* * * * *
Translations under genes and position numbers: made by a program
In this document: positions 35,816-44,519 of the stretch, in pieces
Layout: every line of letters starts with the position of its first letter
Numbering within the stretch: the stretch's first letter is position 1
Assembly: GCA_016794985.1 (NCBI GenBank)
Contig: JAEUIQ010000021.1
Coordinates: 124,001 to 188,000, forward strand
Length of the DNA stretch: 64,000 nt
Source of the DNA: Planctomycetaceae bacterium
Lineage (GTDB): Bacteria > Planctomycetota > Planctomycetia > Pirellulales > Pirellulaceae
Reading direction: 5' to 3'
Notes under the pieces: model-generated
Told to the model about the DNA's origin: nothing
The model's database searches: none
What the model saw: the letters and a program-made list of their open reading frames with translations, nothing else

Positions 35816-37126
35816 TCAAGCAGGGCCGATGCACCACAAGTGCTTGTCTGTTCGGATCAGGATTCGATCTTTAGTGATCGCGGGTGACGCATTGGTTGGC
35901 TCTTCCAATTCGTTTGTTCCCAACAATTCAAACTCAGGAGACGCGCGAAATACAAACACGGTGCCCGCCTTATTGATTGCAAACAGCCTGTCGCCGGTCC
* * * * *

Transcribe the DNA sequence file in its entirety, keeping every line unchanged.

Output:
Translations under genes and position numbers: made by a program
In this document: positions 35,816-44,519 of the stretch, in pieces
Layout: every line of letters starts with the position of its first letter
Numbering within the stretch: the stretch's first letter is position 1
Assembly: GCA_016794985.1 (NCBI GenBank)
Contig: JAEUIQ010000021.1
Coordinates: 124,001 to 188,000, forward strand
Length of the DNA stretch: 64,000 nt
Source of the DNA: Planctomycetaceae bacterium
Lineage (GTDB): Bacteria > Planctomycetota > Planctomycetia > Pirellulales > Pirellulaceae
Reading direction: 5' to 3'
Notes under the pieces: model-generated
Told to the model about the DNA's origin: nothing
The model's database searches: none
What the model saw: the letters and a program-made list of their open reading frames with translations, nothing else

Positions 35816-37126
35816 TCAAGCAGGGCCGATGCACCACAAGTGCTTGTCTGTTCGGATCAGGATTCGATCTTTAGTGATCGCGGGTGACGCATTGGTTGGC
35901 TCTTCCAATTCGTTTGTTCCCAACAATTCAAACTCAGGAGACGCGCGAAATACAAACACGGTGCCCGCCTTATTGATTGCAAACAGCCTGTCGCCGGTCC